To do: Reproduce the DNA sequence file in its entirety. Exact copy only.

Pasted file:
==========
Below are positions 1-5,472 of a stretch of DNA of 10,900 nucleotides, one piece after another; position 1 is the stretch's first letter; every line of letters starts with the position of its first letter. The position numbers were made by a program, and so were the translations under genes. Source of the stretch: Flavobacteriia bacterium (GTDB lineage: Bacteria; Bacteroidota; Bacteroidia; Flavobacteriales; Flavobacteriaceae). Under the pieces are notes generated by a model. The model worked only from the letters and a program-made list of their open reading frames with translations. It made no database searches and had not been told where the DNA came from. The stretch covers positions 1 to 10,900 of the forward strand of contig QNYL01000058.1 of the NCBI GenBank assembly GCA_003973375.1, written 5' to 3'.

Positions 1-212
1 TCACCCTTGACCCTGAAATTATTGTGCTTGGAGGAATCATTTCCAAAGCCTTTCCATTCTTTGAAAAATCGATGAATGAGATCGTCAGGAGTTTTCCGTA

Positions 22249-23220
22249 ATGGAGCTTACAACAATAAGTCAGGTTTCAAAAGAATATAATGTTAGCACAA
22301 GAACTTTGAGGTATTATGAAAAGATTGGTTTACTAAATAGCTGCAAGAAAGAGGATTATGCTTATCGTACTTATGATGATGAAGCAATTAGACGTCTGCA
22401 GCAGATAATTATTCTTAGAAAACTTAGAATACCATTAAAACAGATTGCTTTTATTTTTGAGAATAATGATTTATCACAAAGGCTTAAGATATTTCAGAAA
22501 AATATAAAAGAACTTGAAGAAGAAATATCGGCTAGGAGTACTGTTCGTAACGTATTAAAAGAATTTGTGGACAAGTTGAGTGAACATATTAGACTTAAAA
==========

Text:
Below are positions 1-5,472 of a stretch of DNA of 10,900 nucleotides, one piece after another; position 1 is the stretch's first letter; every line of letters starts with the position of its first letter. The position numbers were made by a program, and so were the translations under genes. Source of the stretch: Flavobacteriia bacterium (GTDB lineage: Bacteria; Bacteroidota; Bacteroidia; Flavobacteriales; Flavobacteriaceae). Under the pieces are notes generated by a model. The model worked only from the letters and a program-made list of their open reading frames with translations. It made no database searches and had not been told where the DNA came from. The stretch covers positions 1 to 10,900 of the forward strand of contig QNYL01000058.1 of the NCBI GenBank assembly GCA_003973375.1, written 5' to 3'.

Positions 1-212
1 TCACCCTTGACCCTGAAATTATTGTGCTTGGAGGAATCATTTCCAAAGCCTTTCCATTCTTTGAAAAATCGATGAATGAGATCGTCAGGAGTTTTCCGTA

Positions 22249-23220
22249 ATGGAGCTTACAACAATAAGTCAGGTTTCAAAAGAATATAATGTTAGCACAA
22301 GAACTTTGAGGTATTATGAAAAGATTGGTTTACTAAATAGCTGCAAGAAAGAGGATTATGCTTATCGTACTTATGATGATGAAGCAATTAGACGTCTGCA
22401 GCAGATAATTATTCTTAGAAAACTTAGAATACCATTAAAACAGATTGCTTTTATTTTTGAGAATAATGATTTATCACAAAGGCTTAAGATATTTCAGAAA
22501 AATATAAAAGAACTTGAAGAAGAAATATCGGCTAGGAGTACTGTTCGTAACGTATTAAAAGAATTTGTGGACAAGTTGAGTGAACATATTAGACTTAAAA